Id. ¶¶ 39-44. Defendant at this point had
resumed foreclosure proceedings and attempted to foreclose by
public auction on April 25, 2017. Id ¶ 46. The
police were called, however, and the auction was cancelled.
evaluate a motion to dismiss for failure to state a claim
under Federal Rule of Civil Procedure 12(b)(6), the Court
must “accept as true all well-pleaded facts alleged in
the complaint and draw all reasonable inferences therefrom in
the pleader's favor.” A.G. ex rel. Maddox v.
Elsevier, Inc., 732 F.3d 77, 80 (1st Cir. 2013) (quoting
Santiago v. P.R., 655 F.3d 61, 72 (1st Cir. 2011)).
The complaint must set forth “a short and plain
statement of the claim showing that the pleader is entitled
to relief, ” and should “contain ‘enough
facts to state a claim to relief that is plausible on its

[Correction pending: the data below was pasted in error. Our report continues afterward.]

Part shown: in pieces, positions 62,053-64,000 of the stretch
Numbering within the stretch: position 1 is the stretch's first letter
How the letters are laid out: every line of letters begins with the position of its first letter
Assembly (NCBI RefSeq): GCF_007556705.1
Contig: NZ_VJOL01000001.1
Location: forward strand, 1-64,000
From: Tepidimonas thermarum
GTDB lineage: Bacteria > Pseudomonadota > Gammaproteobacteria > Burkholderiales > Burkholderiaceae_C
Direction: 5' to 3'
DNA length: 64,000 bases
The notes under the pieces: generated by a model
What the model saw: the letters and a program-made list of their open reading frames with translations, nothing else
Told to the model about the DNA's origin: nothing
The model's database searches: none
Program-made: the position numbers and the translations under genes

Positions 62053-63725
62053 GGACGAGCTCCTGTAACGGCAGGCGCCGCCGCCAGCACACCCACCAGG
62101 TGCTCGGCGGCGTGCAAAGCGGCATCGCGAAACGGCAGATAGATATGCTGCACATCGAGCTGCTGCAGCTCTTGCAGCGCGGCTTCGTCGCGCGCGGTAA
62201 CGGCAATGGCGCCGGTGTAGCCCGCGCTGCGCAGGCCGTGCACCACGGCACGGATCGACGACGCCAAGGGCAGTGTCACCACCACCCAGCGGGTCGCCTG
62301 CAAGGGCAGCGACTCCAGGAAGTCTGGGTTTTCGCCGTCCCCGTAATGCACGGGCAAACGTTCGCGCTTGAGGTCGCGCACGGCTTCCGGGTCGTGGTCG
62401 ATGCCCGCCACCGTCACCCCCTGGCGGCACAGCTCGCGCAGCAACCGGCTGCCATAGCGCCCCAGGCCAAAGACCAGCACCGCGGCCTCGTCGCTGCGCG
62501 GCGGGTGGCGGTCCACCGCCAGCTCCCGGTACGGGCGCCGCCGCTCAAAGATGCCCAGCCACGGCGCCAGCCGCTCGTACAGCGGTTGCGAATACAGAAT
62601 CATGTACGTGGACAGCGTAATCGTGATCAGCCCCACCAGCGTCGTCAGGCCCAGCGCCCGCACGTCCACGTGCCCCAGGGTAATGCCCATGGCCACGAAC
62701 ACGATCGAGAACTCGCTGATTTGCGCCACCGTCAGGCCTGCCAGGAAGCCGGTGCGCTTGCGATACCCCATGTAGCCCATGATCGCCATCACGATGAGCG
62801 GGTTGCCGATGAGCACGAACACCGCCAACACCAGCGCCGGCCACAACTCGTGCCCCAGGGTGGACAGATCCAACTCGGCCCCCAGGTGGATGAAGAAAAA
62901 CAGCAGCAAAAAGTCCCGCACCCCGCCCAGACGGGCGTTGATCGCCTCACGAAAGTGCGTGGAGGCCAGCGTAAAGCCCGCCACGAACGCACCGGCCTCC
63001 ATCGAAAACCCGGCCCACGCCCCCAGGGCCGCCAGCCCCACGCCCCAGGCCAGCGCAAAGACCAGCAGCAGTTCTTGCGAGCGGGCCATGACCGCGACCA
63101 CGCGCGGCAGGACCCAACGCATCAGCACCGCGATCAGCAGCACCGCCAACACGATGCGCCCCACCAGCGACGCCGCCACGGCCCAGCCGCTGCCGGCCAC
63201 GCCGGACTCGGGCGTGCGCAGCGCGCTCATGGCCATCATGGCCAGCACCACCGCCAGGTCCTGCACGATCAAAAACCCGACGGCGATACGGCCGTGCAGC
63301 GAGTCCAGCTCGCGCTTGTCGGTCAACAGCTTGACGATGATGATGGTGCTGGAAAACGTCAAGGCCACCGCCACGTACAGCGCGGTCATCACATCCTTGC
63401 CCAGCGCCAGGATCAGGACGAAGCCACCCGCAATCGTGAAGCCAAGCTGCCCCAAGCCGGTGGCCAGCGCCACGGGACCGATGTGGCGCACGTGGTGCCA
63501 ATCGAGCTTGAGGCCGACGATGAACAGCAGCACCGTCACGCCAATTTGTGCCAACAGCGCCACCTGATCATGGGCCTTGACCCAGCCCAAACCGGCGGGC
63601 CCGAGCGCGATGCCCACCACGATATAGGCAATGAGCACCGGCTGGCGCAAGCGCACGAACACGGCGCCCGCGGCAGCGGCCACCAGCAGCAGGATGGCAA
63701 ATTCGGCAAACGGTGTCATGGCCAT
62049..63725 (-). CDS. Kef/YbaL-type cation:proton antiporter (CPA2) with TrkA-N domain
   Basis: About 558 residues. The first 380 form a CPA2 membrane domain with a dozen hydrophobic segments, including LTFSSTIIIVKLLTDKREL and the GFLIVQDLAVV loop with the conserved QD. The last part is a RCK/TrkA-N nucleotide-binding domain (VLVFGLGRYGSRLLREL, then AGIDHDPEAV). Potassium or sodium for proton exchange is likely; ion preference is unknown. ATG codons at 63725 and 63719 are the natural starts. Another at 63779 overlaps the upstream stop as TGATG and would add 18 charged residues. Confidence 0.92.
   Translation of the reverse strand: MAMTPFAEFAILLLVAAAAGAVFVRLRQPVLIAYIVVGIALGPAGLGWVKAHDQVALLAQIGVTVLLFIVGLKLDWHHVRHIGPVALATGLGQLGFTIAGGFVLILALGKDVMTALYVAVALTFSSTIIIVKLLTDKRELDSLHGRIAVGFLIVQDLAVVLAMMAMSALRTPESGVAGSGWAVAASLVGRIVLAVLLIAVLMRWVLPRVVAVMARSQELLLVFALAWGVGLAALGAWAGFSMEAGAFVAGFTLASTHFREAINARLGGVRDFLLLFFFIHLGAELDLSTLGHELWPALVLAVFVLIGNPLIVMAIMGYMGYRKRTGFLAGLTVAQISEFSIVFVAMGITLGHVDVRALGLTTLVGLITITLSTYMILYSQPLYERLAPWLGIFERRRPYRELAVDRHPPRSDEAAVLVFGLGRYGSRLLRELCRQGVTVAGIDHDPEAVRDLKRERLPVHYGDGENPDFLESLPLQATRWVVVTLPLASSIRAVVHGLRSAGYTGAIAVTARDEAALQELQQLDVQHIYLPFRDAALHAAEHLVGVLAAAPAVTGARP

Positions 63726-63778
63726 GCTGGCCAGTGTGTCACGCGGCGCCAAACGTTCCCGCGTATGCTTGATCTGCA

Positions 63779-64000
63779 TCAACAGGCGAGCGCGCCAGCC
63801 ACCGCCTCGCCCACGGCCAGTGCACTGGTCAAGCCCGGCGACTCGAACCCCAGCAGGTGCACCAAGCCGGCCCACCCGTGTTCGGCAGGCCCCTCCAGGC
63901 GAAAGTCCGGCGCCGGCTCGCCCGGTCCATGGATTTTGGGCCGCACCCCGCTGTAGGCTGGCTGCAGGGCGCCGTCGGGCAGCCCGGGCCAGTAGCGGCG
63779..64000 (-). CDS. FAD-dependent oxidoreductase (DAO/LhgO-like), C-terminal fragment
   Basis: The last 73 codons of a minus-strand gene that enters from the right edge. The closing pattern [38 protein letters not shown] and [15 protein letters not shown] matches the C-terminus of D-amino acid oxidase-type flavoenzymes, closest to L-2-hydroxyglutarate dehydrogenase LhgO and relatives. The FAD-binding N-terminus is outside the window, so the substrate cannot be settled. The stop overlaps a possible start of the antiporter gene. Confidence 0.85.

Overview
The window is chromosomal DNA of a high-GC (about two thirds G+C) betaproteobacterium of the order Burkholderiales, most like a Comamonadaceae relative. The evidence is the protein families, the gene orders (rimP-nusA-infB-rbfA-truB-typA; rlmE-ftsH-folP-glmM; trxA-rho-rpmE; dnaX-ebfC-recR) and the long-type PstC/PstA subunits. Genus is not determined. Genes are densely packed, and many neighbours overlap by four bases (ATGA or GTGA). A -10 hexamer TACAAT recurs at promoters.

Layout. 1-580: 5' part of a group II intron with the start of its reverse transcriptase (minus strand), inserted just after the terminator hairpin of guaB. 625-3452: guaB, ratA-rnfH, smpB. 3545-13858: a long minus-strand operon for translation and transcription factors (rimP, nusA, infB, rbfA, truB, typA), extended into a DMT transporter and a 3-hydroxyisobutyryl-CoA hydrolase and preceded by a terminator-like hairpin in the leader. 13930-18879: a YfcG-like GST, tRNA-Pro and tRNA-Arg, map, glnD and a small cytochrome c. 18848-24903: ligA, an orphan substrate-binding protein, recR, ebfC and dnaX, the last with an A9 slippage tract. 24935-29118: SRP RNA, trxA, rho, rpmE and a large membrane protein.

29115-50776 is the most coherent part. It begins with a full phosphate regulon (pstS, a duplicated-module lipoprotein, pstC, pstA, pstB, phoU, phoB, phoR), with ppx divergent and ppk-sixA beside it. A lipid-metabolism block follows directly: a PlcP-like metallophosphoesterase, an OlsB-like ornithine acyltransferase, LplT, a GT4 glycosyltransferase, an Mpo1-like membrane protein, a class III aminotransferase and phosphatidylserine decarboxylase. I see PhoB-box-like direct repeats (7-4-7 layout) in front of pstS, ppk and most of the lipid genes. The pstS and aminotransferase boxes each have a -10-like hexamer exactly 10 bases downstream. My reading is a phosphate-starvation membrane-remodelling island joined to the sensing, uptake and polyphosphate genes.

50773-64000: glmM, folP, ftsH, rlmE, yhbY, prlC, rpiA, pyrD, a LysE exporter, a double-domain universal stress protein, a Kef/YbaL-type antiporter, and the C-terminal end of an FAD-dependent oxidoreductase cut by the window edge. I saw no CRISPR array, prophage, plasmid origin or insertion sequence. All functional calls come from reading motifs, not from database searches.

face.'” Maddox, 732 F.3d at 80 (quoting
Fed.R.Civ.P. 8(a)(2) and Bell Atl. Corp. v. Twombly,
550 U.S. 544, 570 (2007)). “To cross the plausibility
threshold a claim does not need to be probable, but it must
give rise to more than a mere possibility of
liability.” Grajales v. P.R. Ports Auth., 682
F.3d 40, 44-45 (1st Cir. 2012) (citing Ashcroft v.
Iqbal, 556 U.S. 662, 678 (2009)). “A determination
of plausibility is ‘a context-specific task that
requires the reviewing court to draw on its judicial
experience and common sense.'” Id. at 44
(quoting Iqbal, 556 U.S. at 679) (internal quotation
marks omitted). “[T]he complaint should be read as a